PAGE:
Gorgui at one of his basketball events this past summer. (Courtesy of Gorgui Dieng)
The Gorgui Dieng Foundation also focuses heavily on helping to end malnutrition in Senegal by providing rice meals to hundreds of thousands of kids in need.
“We send over 4-5 rice meals that are designed to help kids who are in a situation where they are, for one reason or another, [and] don’t have access to nutrition that they need,” Quenton says. “So these meals are designed to help reanimate them and get them back to a healthy place, so they can get onto a more balanced diet.”
To date, the foundation has sent more than 1.5 million meals to Senegal.
“The feedback is great,” Gorgui says. “Like the people we give the meal plans [to], they always come back to us. I went to see the kids that we’re giving them [to] and they really changed. They’re really changing. They look a lot healthier. It’s amazing.”
Gorgui wants to continue fighting malnutrition and focus on the maternity ward in Senegal. He also has camps every summer for kids in the Special Olympics.
Back in the states, Gorgui has garnered support from his teammates in Minnesota, with Karl-Anthony Towns and Andrew Wiggins donating to his cause. In the future, he hopes to join with Luol to expand his efforts beyond Senegal, though nothing is set yet.
“They talk about doing projects not just in Sudan or Senegal, but they talk about helping people in Africa more broadly,” Quenton says. “They’re a real inspiration to want to link arms, whether it’s in our home country or somewhere else.”
Gorgui makes sure he’s always available for the people in Senegal, even when he’s not around.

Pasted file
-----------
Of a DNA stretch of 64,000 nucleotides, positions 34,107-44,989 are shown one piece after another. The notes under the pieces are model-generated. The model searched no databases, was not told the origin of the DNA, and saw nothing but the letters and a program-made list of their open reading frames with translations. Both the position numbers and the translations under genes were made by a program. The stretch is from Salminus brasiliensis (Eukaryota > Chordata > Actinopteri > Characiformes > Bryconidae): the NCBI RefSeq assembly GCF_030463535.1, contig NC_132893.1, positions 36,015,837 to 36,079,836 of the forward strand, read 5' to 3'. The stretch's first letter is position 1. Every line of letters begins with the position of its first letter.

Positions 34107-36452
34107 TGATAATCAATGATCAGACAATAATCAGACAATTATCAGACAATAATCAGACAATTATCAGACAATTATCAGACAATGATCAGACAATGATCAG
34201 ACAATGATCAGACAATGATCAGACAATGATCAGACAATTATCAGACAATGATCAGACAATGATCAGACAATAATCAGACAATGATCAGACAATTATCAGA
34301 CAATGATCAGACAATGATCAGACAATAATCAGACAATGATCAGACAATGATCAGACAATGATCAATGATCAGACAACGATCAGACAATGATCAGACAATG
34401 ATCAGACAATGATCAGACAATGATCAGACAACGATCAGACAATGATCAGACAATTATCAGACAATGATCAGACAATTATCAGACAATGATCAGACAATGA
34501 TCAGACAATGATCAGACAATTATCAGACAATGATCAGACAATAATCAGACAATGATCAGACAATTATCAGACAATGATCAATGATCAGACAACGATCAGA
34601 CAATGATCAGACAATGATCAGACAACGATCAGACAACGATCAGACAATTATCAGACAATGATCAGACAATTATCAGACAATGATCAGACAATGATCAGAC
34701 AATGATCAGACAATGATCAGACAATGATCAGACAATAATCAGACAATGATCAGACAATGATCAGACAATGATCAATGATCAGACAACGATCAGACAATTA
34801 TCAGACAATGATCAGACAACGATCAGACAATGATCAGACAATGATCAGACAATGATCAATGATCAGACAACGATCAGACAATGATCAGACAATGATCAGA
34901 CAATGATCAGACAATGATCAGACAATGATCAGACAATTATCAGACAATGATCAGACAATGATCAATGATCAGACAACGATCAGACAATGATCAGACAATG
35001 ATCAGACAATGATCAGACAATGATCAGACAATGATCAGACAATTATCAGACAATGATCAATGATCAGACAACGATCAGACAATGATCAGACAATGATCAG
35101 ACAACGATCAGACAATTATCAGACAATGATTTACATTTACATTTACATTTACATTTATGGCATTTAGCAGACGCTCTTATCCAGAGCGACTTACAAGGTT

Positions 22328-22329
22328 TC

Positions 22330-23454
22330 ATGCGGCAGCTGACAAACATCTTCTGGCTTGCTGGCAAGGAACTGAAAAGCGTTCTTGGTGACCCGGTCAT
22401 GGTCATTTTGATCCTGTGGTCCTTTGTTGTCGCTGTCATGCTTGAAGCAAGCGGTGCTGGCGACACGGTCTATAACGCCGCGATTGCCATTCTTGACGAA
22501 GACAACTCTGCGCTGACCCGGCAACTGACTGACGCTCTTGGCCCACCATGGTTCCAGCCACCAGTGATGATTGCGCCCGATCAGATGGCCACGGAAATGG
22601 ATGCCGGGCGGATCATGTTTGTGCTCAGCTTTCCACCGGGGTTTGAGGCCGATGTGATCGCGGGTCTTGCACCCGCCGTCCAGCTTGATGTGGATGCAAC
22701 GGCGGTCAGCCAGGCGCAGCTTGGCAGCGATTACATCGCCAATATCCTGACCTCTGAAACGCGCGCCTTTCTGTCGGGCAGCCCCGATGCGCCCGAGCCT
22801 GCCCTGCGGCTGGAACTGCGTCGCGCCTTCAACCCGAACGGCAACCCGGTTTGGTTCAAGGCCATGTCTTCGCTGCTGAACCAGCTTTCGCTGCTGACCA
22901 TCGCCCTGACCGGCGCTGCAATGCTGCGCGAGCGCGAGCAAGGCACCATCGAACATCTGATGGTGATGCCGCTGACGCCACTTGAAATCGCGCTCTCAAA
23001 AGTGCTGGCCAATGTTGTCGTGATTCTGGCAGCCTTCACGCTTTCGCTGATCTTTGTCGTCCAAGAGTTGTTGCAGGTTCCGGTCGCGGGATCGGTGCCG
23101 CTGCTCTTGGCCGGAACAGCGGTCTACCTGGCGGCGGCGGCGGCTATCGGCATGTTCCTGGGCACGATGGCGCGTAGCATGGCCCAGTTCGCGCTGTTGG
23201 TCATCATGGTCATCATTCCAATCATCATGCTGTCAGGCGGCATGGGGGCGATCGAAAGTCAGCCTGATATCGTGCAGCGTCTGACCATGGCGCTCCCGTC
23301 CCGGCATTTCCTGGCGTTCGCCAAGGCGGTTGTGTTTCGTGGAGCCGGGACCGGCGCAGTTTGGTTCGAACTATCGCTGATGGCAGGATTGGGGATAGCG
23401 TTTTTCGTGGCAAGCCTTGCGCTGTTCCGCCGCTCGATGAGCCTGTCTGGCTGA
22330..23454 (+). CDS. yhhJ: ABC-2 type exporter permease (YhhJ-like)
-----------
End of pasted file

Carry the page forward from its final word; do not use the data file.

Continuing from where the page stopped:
“I reach out to them, they reach out to me, like I’ll make myself available when I’m home, so they can come see me and tell me the news [since I’ve been gone],” Gorgui says. “A lot of people we help and they get back to us. Right now, when I leave home, I would leave money there, like all the money we raised to pay people’s hospital bills, [to] make sure they get their medication for free because they can’t afford it. If you have someone who has surgery, you have to follow up with him and see if they want help.”
Though Gorgui is already a hero in his home country, he’s still building on his efforts in Senegal. In the year to come, he’s aiming to further aid the maternity ward at the hospital in Kebemer with infant incubators, supplies for mothers and their babies, and donations to cover hospital bills. He hopes to continue raising money to make sure his people can all live healthy, successful lives, starting from birth.
“The world is not fair. Everything can’t be equal,” Gorgui says. “But I wish it can [be] if I can help a little bit.”